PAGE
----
The Lib Dems didn't have to enter a coalition at all, got into the coalition on the back of their pre-election pledges, knew what the difficulties in staying true to their pre-election manifesto would be if they entered into a coalition, and have made this U-turn despite the coalition agreement stipulating that they are welcome to abstain on this issue.
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        No party won the election therefore no party has a mandate to do anything.
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        (Original post by Aj12)
        Maifesto promises are not legally binding though are they. It's not like he said if I don't do this then I will resign as MP.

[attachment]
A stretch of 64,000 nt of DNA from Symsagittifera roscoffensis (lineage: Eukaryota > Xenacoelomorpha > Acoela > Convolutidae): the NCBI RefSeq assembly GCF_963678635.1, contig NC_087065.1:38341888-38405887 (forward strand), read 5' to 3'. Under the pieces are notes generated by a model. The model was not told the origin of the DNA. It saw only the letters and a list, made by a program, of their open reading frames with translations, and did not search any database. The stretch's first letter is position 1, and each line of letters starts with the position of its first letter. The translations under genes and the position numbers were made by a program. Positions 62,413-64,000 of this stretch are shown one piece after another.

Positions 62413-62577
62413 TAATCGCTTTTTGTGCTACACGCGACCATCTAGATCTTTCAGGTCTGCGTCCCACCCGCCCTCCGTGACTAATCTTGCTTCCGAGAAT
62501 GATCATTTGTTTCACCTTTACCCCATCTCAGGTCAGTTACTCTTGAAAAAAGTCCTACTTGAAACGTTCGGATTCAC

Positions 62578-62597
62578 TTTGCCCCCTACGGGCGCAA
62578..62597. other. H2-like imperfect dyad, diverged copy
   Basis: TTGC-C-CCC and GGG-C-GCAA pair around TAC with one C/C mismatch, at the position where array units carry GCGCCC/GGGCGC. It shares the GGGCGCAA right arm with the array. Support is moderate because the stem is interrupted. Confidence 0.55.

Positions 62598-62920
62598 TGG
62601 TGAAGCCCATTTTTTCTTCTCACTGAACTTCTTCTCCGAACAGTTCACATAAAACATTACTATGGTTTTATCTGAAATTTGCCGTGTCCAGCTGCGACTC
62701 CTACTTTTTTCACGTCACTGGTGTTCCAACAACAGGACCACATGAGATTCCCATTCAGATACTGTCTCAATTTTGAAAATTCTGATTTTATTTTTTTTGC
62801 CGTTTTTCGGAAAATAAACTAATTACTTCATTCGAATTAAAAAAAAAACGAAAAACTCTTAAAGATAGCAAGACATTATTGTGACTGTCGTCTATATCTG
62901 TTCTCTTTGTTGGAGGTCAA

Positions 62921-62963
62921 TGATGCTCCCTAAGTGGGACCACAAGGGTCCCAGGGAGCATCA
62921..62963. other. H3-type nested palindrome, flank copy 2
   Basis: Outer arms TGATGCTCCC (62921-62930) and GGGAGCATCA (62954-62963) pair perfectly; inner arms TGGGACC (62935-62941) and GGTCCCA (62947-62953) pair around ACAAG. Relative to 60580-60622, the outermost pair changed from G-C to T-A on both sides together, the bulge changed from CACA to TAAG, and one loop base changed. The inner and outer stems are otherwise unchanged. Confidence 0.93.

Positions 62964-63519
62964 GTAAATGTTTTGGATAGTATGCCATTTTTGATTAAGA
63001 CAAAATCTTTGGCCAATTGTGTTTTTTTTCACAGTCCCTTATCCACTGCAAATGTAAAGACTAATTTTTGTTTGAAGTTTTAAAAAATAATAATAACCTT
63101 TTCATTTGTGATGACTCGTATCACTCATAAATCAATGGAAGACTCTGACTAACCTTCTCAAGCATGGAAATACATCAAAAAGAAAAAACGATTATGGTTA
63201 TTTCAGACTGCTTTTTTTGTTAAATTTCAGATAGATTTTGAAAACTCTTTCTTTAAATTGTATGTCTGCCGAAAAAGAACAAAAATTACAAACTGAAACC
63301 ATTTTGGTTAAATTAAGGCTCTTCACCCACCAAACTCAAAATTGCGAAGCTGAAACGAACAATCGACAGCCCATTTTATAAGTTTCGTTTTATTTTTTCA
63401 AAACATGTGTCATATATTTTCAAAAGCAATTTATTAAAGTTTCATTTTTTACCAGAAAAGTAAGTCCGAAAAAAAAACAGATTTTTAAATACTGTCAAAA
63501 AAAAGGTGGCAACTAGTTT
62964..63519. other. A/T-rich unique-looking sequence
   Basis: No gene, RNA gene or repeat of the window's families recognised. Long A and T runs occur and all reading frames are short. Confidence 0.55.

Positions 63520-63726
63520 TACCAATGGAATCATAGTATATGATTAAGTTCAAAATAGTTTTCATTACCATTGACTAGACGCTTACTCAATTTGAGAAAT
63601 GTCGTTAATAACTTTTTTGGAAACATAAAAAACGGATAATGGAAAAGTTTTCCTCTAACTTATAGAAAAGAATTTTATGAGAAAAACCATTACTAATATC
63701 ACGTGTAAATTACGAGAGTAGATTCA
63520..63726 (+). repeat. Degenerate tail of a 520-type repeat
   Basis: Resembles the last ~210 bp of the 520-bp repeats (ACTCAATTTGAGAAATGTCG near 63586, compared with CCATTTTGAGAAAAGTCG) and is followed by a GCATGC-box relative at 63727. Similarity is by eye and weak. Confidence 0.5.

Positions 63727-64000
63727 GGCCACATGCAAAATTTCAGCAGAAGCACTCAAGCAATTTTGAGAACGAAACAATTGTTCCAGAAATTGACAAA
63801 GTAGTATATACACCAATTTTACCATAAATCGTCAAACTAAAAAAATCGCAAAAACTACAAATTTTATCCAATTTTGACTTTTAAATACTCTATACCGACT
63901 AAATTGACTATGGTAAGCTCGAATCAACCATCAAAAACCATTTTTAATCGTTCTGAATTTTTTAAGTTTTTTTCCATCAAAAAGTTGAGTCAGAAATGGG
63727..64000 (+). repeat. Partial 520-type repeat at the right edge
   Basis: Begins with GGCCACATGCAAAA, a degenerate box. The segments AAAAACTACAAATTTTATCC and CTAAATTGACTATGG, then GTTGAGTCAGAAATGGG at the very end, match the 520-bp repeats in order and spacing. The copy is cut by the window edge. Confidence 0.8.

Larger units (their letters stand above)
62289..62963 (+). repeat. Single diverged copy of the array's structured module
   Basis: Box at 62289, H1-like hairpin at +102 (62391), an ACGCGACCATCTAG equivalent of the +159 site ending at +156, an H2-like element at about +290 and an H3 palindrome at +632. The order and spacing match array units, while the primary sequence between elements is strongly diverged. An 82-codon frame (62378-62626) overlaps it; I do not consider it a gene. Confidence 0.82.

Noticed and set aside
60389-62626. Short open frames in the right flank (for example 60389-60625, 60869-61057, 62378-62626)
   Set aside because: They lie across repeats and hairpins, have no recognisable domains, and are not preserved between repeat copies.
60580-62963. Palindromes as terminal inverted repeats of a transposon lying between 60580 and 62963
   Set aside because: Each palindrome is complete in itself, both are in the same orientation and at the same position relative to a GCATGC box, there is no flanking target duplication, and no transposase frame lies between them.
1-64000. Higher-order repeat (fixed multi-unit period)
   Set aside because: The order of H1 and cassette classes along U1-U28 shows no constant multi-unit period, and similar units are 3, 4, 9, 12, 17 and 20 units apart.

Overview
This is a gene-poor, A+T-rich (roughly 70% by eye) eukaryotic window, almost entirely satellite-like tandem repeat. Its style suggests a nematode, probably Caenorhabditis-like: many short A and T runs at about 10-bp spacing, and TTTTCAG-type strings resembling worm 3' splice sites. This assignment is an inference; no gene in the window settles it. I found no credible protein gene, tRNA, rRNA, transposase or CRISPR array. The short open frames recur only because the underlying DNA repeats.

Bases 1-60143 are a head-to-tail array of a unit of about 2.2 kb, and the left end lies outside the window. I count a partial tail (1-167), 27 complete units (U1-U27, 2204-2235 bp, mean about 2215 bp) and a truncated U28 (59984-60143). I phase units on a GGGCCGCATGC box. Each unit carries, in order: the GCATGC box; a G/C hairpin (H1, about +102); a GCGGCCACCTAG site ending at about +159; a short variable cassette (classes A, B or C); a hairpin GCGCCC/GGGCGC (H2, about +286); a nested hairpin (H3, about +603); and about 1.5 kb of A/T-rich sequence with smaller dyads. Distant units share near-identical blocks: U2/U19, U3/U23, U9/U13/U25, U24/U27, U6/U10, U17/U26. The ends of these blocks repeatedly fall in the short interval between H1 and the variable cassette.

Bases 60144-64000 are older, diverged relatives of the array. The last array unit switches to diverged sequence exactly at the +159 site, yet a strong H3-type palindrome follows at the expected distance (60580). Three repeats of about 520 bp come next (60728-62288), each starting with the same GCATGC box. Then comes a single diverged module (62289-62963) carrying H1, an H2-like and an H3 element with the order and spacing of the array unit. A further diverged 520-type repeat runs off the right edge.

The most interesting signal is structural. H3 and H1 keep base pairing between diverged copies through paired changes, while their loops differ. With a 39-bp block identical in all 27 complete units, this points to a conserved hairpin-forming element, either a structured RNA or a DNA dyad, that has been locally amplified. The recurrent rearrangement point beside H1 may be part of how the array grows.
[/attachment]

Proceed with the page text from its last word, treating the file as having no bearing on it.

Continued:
they are in away, if you form government and you have somthing in your manifesto that you was elected on and its pases the house, the lords can not reject it
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        (Original post by Craig_D)
        Maybe they should be though, it's one of the few ways that respectability and accountability will be brought to politics. As I said, politics is the only job where you can lie to those who give you the job, and then get away with it afterwards; ironically it's one of the jobs where the effects of this would also be most damaging.
        Single most important issue facing the world today.

        I wish we could sack Blatter.
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        (Original post by Barden)
        Everyone who keeps bleeting on about how the Lib Dems 'have to make concessions because their in a coalition, blah blah blah' need to step back and look at the whole picture.